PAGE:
AntonEgo That's exactly what i want to know, how does he respond to criticism of these actions, how does he justify them?
I haven't played the full game with those choices so I won't be able to point out many instances, I will only use excerpts from the little girl conversation because I knew where to look for those, these justifications are left up to player choice, I will list each variation through bullet points:
LG: I've been wanting to ask: you made Qum work at a brothel. Why?
- Choice: I didn't force her, she agreed
LG: Given how she worshipped you and what she'd been through? Not really.
- Choice: We needed the money
LG: An honest answer, at least.
- Choice: I thought it would help more people in the end
LG: I hope you're right.
- Choice: It was a mistake I regret
LG: It's good that you can admit mistakes.
LG: Another question: why did you allow Varia to be raped?
- Choice: It was expedient
Simon: We were weak and couldn't be sure of fighting that many bandits.
- Choice: It was justice
Simon: She'd done worse to many other people.
AntonEgo These are not the only examples, he kills the alcohol merchant at Stineford for no gain at all, he could easily steal it without him noticing or overpower and knock him out, instead he kills him in cold blood and then hypocritically sells that alcohol himself, there are a lot of moments in the story that make Simon look quite bad.
I don't think any of those options would have been "easy", early chapter 1 Simon was hardly more than a competent veteran soldier, Yarra was a competent succubus but not super magically proficient (didn't have super powerful illusions nor lust coma skills), and Qum did things intuitively. They did not have the means to loot the entire storage of a bar without alerting the owner. Knocking him out wouldn't have been a risk-free plan either, he could recognize them before getting attacked or wake up earlier than planned and if he reported Simon then the church would have him investigated or at the very least cut ties with him, which would have been disastrous for the plans.
Also certain sale practices can be more predatory than others, even if they are handling the same product. The bartender in Feroholm was knowingly selling to addicts that were in a desperate situation. I suppose Simon didn't really research if the guy he sold the alcohol to was more ethical about his distribution but at least there was a chance it didn't end in vulnerable communities.
AntonEgo And the Qum argument, in my opinion and according to my memory, doesn't work at all, she clearly states that she does not want to but he convinces her to do it (important to remember here is that she is mentally ill and as such cannot be held up to the same level of autonomy, the "she chose to do this herself" argument does not apply here).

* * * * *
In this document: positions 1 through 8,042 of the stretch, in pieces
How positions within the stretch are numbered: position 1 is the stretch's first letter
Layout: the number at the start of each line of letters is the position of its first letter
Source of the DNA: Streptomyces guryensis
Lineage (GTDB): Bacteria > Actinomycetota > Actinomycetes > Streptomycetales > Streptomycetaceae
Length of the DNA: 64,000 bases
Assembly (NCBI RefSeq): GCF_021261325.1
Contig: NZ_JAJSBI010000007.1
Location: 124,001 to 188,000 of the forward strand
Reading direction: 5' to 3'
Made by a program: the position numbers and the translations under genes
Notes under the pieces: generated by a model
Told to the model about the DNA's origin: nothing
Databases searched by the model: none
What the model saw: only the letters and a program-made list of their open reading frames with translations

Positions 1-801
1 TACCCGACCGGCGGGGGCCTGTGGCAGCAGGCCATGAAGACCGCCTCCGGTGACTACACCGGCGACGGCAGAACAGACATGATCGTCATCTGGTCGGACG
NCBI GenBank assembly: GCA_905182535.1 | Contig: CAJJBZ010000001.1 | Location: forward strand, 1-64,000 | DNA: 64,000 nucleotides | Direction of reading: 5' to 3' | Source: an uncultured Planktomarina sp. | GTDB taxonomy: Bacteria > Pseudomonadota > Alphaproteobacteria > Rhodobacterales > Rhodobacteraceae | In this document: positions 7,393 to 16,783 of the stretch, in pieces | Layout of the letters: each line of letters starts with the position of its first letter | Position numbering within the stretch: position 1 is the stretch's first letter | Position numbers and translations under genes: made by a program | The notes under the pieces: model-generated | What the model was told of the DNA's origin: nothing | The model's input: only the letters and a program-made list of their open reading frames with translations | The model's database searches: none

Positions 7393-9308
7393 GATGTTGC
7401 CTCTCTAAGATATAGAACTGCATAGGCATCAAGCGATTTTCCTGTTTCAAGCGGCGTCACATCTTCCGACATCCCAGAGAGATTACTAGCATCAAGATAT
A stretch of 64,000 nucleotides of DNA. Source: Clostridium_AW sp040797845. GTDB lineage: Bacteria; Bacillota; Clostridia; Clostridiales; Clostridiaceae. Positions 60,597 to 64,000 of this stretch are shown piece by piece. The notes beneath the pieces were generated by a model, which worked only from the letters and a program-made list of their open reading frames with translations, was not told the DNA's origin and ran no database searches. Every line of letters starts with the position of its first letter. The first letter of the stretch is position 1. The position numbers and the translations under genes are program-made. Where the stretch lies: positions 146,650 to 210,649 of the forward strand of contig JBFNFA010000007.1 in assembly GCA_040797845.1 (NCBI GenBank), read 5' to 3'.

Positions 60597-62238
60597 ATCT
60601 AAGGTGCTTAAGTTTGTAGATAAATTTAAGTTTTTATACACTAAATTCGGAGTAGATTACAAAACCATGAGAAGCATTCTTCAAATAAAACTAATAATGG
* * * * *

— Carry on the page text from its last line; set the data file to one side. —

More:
The little girl agrees with what you are saying and so do I, but my argument was more about there being a difference between not wanting to do something and being disturbed by having to do it. Considering Simon's previous perception of succubi and Yarra's general behavior at that point, he could have mistakenly thought it was like telling Qum to "eat her vegetables" or "do her homework", she didn't want to do it but it wouldn't traumatize her or anything. In hindsight, this would have been obviously wrong, but I can imagine such a mistake being made with the way succubi are portrayed in the game.
AntonEgo And Varia, well, the "she deserves it" argument works only if Simon is a cruel megalomaniac who thinks that only he deserves to chose who and how should be punished, criminals rarely become the way they are due to a nice and fulfilling life and treating her this way is far to similar to her own actions, that of a criminal. Oh, and the fight really is easy, i just use sexual haze from Yarra once and then the fight is over.
Okay so, you do realize the game is called "The Last Sovereign", and Chapter 4 is called "Arbiter", it is not that Simon thinks he is the only one that deserves to make decisions over others, but someone has to do it and he has the power to be that someone. I wouldn't necessarily say that is a megalomaniacal thing, but almost the entire premise of this game is acquiring power and using it to overrule the current powers that be and then try to make better decisions, because the current situation for a lot of people needs improvements.
With that aside, my point wasn't that Simon "forgave" Varia because she was a criminal with a sob story, but because she asked him to litterally reshape her mind, Simon could forgive her because he knew after what he did to her that she wouldn't be a threat to them or any other innocents, she was instantly "reformed" but it cost her some of her former self, and yes, this applies to both the "Dominated Varia" and the "Reshaped Varia", the only difference is that in the first one Simon remakes her with a more utilitarian view, while with the later he tries to preserve some of her original self by remaking her closer to what was already there.
Also don't confuse a "mechanically easy" fight with a "story easy" fight, half of the party argues that fighting all those bandits in a cramped room would be really dangerous, you can maybe argue with the dev that they should make this fight harder mechanically to match the intent of the story, but the intent of the story is still that it should have been a challenge, going the extra mile to protect a woman who was responsible for a lot of fucked up stuff and tried to kill you and some of your loved ones twice already.